If you want to learn basic guitar chords B Major may be the last major chord in the scale you want to learn! Nevertheless, it is an important chord shape to learn that can be used all over the fretboard to make great chords. Once you blast through the awkward beginner phase, barre chords will begin to feel natural and satisfying.
There are several other ways to voice a B major chord but it is important to start with the basics first. Chords can be played in many different ways and as you develop your skills this is something with which you can experiment.
Once you have mastered the basic guitar chords finger placement you will begin to feel like a proper guitarist!
Then you can move on to chord progressions, arpeggios, and other complex musical ideas. There is no exclusive or absolute way to learn the guitar so it is exciting when you start. There are so many possibilities!
10. B Minor
B Minor, like its brother B Major, involves some awkward finger placement for a beginner. It is a common chord that it is not too conceptually complex so it is worth learning early on.
As with the major chord, all your fingers are required. You barre the 2nd fret, place your middle finger on the B string on the 3rd fret and then place your remaining fingers on the 4th fret on the D and G strings.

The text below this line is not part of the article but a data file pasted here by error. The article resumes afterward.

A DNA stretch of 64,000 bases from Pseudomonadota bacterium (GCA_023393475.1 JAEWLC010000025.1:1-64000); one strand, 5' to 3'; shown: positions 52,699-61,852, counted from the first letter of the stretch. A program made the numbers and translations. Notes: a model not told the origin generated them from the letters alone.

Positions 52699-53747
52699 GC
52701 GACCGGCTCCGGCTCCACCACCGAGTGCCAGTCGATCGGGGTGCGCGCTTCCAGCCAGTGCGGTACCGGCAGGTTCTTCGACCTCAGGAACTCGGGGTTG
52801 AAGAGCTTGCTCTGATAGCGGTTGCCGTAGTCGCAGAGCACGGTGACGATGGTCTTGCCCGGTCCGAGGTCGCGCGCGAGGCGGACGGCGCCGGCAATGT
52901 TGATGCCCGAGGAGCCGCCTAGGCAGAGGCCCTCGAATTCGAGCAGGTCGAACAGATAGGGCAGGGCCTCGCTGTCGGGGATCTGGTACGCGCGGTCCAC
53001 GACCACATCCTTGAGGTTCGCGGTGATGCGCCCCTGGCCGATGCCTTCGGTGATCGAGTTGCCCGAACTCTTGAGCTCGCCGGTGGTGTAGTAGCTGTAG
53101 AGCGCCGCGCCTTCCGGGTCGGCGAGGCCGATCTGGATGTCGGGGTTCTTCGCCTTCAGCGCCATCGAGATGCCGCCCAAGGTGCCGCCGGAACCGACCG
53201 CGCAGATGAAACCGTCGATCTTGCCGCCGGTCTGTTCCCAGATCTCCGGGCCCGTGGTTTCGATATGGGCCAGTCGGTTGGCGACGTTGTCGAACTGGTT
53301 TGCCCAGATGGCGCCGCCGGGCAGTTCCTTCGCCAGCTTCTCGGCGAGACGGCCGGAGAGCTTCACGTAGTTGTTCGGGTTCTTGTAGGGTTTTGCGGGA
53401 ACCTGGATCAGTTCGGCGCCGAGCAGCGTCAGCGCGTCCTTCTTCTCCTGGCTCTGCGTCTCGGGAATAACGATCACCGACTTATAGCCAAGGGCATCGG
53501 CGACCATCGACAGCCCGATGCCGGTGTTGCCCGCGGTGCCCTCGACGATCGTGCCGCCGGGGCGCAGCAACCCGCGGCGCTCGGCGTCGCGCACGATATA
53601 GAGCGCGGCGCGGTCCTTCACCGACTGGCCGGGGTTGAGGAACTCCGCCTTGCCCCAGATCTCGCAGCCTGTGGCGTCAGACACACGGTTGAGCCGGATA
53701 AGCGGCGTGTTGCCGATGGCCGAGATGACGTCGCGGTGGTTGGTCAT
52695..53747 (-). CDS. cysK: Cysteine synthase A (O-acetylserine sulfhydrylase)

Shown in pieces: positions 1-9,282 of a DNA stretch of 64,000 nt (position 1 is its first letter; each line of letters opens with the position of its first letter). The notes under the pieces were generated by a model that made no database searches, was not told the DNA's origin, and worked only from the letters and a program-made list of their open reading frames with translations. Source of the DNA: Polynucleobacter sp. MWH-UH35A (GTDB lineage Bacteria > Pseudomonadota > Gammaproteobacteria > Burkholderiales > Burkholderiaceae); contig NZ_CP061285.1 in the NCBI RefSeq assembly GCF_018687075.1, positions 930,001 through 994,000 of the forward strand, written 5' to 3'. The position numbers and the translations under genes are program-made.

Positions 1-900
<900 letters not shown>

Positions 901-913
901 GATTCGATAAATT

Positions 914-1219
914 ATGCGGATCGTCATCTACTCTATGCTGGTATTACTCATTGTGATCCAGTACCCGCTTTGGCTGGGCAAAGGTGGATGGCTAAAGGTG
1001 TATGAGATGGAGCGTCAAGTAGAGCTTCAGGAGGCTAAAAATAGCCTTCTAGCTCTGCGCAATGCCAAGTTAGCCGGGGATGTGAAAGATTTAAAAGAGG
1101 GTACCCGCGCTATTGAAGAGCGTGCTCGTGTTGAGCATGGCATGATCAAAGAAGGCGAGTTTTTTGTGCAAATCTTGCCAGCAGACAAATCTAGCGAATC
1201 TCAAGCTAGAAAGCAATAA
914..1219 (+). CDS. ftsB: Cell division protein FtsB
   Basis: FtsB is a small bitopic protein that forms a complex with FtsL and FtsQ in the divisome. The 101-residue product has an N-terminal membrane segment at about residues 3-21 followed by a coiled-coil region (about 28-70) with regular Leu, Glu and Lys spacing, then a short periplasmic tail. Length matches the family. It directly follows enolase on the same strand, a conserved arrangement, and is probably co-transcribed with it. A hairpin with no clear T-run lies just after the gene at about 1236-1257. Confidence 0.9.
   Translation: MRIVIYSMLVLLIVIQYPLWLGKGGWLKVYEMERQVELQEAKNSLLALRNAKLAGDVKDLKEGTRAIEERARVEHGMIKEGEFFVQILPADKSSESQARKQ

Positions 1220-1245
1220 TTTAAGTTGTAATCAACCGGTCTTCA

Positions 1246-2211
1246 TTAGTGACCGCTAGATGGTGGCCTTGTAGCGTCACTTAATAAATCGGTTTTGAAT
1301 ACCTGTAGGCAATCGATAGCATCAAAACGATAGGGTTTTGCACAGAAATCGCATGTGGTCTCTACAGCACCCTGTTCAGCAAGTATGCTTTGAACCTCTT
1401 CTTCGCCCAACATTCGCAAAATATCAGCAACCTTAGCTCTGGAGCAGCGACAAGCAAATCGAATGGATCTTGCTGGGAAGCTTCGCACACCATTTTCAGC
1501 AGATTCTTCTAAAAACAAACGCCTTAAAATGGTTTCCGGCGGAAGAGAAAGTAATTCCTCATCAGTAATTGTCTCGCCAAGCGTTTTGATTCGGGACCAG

This may take some practice to perfect. Even after you memorize the finger placement it may still take some time to transition from the B minor chords to others and vice versa. Nevertheless, it is important for a beginner to learn.
Strum every string with this chord. As we have mentioned your middle finger is very important on barre chords. The middle finger can change a major to minor so it is vital that you get it right! You may have to press down harder than you think to get a full and true sound.
It is a barre chord and therefore will be difficult for a beginner to execute smoothly. As with every chord on the guitar, practice makes perfect!
Once you have nailed these 10 basic guitar chords you will be able to experiment and practice for hours. These chord shapes, voicings, and harmonies are fundamental so it is important to invest a significant amount of your time to learn them properly.
As you develop you will be able to change the voicings and learn some progressions as well. Some chord progressions are more prevalent in certain genres, like the 2-5-1 in jazz. You will also be able to see this if you check out any flamenco songs or easy Spanish guitar tabs.
It is vital that you understand these basic chords before you start becoming genre-specific in your lessons.
How Are Guitar Chords Named?